Out of curiosity I looked up the origin of April Fool's Day. There is some debate about the true origins of this day but I'm going to adopt today as New Year's Day. In 1582, when France adopted the reformed (Gregorian) calendar, some people didn't accept the shift from April 1 to January 1 and some people didn't hear about the change. These traditionalist were made fun of and sent on fool's errands. Over time this practice spread across Europe. Historians who argue with this theory point to England where the new calendar wasn't adopted until much later and the celebration of All Fool's Day preceded the shift. Be that as it may, at least for this year I am adopting April 1 as my New Year's Day. Call me a fool if you must. On New Year's Eve (yesterday, March 31) I took my camera with me on my walk through my neighborhood as well as on the greenway trail which is closest to my house. I planned to walk briskly through my neighborhood and concentrate on photographs on part of the greenway trail. As it turned out I ended up taking a lot more pictures of my neighbors' trees and gardens than I did on the trail. So much more going on out in the sunnier neighborhood. We continue to be weeks and perhaps a full month ahead of schedule in terms of what's blooming and what's peaking up out of the dirt. The woods are a bit slower but the birds were on parade all along the trail. Robins posed for me as I snapped their picture. I heard them full force this morning singing out Happy New Year! We're still behind on rain so I know they'll be dancing in the rain soon if the forecast holds. I am starting to get spring fever although I suspect my big flurry of activity inside my house will start in mid May when my daughter leaves for law school. She graduated from college in December and has been living with me for the first time since she went to Baltimore where she started college in 2003. This time she's moving to the Midwest and will begin during the summer session her school will hold for first year law students who want to get a jump on the year. She will probably take advantage next summer of one of their summer abroad study opportunities which include Geneva, the Hauge, and Istanbul. Since international law is one of her particular areas of interest, I'm sure it will be good for her to do one of their summer study abroad programs. She earned an academic scholarship to Law School which gives her the flexibility to take advantage of some of the summer programs abroad. This will be the biggest move she's made thus far since her undergraduate years were only a few states north of where I live. She went to college on an academic scholarship which included a semester of study abroad and she also took advantage of a winter course, during winter break, in France. Her full semester of study abroad her junior year of college was in Ireland. She also did a short exchange trip during high school which was in Germany and they had a short side trip to the Czech Republic. During that trip I went for a long weekend to take her to Paris on the train from Ulm. Now that I think about it the summer of her freshman year of high school she went on a People to People trip which included, England, Ireland and Wales. It's funny how much more traveled my daughter is than I am. I went to Europe the summer of 1974 and then joined my daughter briefly in Europe in 2001 but those are the only times I've been outside the United States. I'm glad my daughter is so adventurous and independent although I'll admit to a few security issues. I want her to be safe and adventurous. I want it all. Yep, that's about the size of it.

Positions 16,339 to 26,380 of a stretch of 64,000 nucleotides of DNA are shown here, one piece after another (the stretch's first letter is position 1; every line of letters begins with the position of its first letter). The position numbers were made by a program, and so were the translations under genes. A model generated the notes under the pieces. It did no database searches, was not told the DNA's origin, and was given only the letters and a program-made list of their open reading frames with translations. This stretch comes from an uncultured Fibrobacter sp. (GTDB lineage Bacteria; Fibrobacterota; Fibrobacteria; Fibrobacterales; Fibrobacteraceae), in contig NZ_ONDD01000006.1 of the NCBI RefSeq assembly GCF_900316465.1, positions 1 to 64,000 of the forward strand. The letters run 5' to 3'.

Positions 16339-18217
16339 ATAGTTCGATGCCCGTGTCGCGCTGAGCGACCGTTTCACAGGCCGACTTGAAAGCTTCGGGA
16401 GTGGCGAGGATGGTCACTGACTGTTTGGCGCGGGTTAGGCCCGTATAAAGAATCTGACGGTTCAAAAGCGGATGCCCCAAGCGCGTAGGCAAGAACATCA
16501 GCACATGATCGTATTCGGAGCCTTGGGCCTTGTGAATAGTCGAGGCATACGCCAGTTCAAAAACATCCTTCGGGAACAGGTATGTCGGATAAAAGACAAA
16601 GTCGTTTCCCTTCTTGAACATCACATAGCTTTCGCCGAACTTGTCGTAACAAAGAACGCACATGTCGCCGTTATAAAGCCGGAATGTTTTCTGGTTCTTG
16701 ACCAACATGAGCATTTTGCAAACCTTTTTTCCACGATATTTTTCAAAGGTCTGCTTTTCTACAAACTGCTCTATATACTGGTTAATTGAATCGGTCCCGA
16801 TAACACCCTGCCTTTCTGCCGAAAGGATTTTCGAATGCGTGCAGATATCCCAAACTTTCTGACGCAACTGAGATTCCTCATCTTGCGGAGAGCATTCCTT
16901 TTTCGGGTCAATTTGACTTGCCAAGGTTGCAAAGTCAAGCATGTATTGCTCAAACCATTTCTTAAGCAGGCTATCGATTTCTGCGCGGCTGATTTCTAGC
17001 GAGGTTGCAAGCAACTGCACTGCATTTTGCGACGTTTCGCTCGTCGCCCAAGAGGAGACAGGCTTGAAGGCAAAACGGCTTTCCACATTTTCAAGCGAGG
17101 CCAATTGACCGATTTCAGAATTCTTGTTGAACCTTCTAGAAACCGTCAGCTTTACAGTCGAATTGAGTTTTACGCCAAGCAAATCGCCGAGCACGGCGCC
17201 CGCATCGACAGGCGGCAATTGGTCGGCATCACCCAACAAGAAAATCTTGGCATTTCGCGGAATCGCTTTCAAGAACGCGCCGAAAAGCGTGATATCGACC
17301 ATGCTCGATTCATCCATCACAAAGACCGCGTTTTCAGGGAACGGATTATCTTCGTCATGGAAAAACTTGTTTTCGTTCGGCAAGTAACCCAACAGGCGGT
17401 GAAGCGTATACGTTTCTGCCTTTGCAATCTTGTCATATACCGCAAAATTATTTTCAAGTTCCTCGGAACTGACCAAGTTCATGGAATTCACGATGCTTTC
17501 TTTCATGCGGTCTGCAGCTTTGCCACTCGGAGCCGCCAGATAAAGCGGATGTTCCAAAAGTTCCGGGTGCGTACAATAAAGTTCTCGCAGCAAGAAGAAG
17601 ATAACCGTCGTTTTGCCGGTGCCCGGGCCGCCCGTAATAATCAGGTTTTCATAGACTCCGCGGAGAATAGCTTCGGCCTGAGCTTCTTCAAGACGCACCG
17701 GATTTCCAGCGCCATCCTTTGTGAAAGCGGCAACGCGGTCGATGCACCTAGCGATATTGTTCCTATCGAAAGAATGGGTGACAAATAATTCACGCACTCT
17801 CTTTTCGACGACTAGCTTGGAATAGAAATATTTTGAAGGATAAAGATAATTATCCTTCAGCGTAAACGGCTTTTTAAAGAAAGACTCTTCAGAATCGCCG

Posted by Carver at 6:55 AM 1 comment:
Labels: Birds, photo walks